Yum. Nothing beats a well-cooked cut of consumer debt, but boy, are our stomachs full!
Yes, Canadians are slowing their rate of borrowing, one morsel at a time. After a veritable open buffet of low mortgage rates, Canadians are stuffed. Home loans, credit card purchases, auto loans, all taken out with low interest, are a heart attack waiting to happen, some suggest.
So rather than popping a few buttons on the nation's trousers, Finance Minister Jim Flaherty has tightened its belt, imposing new limits on the mortgage industry. In an announcement recently, he said Canadians would no longer have access to 30-year mortgages, cutting the maximum amortization period down to 25 years. Income standards will also be tighter. Mortgage debt payments will be limited to 39 percent of income, down from 44 percent. Continue reading
Over the last few years, the popularity of home equity lines of credit, or HELOCs, has risen across Canada. But now, regulators are saying some changes may need to be made in order to protect consumers – and the economy.
Canadians' debt-to-income ratio has soared to 1.5 to 1, and a large portion of that debt is due to HELOCs, reports Dow Jones Newswires. Since 2001, the prevalence of HELOCs has grown 170 percent, to account for roughly half of all Canadian consumer credit. In total, the home loans comprise $183 billion just from the nation's six largest banks.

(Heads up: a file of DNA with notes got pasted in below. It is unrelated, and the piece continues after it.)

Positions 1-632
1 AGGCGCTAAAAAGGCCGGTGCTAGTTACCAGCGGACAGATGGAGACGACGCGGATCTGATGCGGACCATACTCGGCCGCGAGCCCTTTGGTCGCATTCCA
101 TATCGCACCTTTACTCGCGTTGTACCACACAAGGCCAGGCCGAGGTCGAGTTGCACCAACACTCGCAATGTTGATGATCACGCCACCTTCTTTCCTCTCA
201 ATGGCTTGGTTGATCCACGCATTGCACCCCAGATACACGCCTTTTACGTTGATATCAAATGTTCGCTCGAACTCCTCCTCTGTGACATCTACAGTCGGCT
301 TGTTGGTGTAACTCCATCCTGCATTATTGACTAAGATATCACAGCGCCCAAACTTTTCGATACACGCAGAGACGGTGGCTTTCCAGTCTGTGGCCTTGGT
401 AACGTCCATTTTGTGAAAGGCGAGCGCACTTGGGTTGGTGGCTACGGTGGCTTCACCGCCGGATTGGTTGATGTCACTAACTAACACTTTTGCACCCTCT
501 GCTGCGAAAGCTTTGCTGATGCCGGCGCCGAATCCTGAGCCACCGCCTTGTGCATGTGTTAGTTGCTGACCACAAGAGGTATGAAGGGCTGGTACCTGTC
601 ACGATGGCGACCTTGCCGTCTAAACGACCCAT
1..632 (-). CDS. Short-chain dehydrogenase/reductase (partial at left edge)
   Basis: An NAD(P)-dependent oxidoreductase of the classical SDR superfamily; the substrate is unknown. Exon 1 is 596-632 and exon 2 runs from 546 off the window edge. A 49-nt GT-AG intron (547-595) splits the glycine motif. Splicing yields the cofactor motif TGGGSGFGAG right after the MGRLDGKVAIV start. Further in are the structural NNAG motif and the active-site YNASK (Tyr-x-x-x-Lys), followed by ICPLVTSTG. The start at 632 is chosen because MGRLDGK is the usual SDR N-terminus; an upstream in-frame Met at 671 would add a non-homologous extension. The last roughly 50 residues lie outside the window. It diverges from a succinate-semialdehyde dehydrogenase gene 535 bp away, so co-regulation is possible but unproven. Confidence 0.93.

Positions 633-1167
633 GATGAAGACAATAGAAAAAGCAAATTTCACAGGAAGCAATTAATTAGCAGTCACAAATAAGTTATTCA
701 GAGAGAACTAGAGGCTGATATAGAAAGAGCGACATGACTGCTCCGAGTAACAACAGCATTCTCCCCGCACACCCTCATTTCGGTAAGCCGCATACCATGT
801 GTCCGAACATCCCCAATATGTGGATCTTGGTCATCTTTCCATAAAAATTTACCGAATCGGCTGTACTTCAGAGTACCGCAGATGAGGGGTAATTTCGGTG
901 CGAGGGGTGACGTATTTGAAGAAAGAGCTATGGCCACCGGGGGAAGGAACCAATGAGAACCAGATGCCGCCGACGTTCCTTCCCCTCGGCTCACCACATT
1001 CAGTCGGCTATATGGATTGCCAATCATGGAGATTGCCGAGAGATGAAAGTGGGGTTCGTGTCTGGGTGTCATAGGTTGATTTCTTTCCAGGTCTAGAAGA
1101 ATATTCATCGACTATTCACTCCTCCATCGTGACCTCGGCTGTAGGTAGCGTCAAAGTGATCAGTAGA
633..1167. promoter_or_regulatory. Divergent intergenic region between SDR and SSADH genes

Currently, HELOCs can be issued for 80 percent of the value of a home, but regulators from Canada's Office of the Superintendent of Financial Institutions say that may be too high. These types of loans were rampant in the United States before its housing crash, the news source notes. The OSFI has issued a draft of guidelines that would lower the maximum value of HELOCs from 80 percent to 65 percent of the value of a home. At the same time, the agency would like to shorten the amortization for the loans. Continue reading
A recent report from TransUnion shows the total debt in Canada increased to close out 2011, with holiday shopping likely responsible for the rise in credit spending.
The fourth quarter of 2011 in Canada saw total debt, excluding mortgage, rise to $25,960. The nation is still experiencing decelerating annual growth below 1 percent for the first time since TransUnion started analyzing credit trends eight years ago.